I have been separated for two years next month and while it was strange at first after being married for 12 and a half years I have very quickly adapted to being on my own. We have set routines that work for the three of us, our life is crazy and busy but we all get each other. We drive each other nuts one moment, and the next minute are having a dance party in the kitchen. And most importantly have a house full of cuddles, laughter, fun and forgiveness.
So this morning when I got home from dropping the boys off at school I made a cup of tea and took ten minutes to sit in silence on my own for the first time in weeks before starting work.
And how did the boys and I spend our first night back to just the three of us? Eating bowls of pasta in the lounge room while we watched TV before reading books together in our pajamas – Perfect!!
I am a single working mother with two young boys. On the three days I travel into the city for work we leave very early in the morning and return home quite late. On the days I don’t travel to the city the boys have after school extra curricula activities. Therefore routine and structure is very important in our life to keep the wheels turning. We work well as a team and the boys know what they are expected to do. Not too much but enough to help out, support each other and keep our little family unit happy and healthy.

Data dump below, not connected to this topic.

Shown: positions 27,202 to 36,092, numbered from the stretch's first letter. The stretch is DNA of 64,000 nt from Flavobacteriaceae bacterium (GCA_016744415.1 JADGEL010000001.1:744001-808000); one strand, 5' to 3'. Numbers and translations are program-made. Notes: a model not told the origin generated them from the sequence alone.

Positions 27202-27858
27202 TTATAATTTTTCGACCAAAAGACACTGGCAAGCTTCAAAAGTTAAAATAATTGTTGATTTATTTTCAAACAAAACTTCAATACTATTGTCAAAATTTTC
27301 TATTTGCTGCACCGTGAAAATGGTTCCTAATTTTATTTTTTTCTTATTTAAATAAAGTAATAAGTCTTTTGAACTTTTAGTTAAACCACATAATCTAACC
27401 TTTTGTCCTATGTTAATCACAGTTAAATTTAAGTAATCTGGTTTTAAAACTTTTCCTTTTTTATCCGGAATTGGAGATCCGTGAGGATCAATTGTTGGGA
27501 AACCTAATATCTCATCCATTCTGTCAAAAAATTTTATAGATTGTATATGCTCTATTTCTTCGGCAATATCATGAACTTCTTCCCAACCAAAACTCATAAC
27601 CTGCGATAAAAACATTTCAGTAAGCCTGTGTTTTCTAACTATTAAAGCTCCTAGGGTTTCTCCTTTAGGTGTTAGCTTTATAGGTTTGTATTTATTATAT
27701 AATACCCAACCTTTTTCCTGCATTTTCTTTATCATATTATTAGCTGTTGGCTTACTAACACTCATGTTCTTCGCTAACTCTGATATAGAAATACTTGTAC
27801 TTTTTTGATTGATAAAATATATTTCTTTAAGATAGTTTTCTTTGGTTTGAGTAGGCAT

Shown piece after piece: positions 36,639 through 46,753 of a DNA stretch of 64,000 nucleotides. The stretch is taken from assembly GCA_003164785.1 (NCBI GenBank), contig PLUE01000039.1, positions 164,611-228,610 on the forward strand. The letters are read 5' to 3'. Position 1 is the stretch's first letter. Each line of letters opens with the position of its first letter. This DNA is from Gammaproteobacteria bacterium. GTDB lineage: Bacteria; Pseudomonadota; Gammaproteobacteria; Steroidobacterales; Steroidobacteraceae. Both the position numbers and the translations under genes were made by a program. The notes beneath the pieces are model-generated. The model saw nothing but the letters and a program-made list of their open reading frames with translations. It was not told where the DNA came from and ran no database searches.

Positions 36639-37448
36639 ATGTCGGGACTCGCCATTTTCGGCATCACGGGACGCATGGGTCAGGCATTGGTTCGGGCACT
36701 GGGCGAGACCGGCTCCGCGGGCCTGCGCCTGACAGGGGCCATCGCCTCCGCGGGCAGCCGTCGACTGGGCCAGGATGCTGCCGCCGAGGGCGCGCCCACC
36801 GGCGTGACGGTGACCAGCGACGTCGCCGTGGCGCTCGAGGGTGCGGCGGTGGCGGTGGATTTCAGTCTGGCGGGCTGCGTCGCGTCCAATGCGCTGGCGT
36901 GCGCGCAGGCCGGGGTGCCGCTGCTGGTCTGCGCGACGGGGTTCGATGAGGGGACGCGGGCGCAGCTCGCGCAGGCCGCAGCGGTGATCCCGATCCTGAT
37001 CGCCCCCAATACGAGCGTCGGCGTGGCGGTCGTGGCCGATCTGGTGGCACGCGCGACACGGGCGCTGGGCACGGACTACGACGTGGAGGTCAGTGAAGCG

Some would say I am a bit controlling and a bit OCD in nature (which I probably am) but much of this stems from necessity due to the current circumstances of our life. There is a very fine line for us before it all turns to chaos.
In the past I have wondered whether the routines and structure work well for my boys, they get plenty of downtime on the weekend but not during the week. Does this allow them enough freedom and time to be themselves?
One week ago I had to go into hospital for surgery and my parents have come to stay and help with the boys and the house while I recover. With me gone for two nights while in hospital it was a big change to routine for the boys on top of them worrying if I was ok and when I was coming home. Even once home I could do very little and was quite tired and sore and for two loud boys to try and stay quiet is difficult. To add to this my Dad can be quite strict and expects things done quickly and efficiently.
Five days into all of this my youngest (six years old) pulled me aside for a “private chat”. He cuddled into me crying and told me that Grandad keeps getting mad and he is doing what he is supposed to do just not how Grandad wanted it done. I asked him if he was upset because everything was a bit different this week and not like normal. That ended up being the main issue.
So I guess my routine works….or at least helps the boys feel secure in what is going on around them.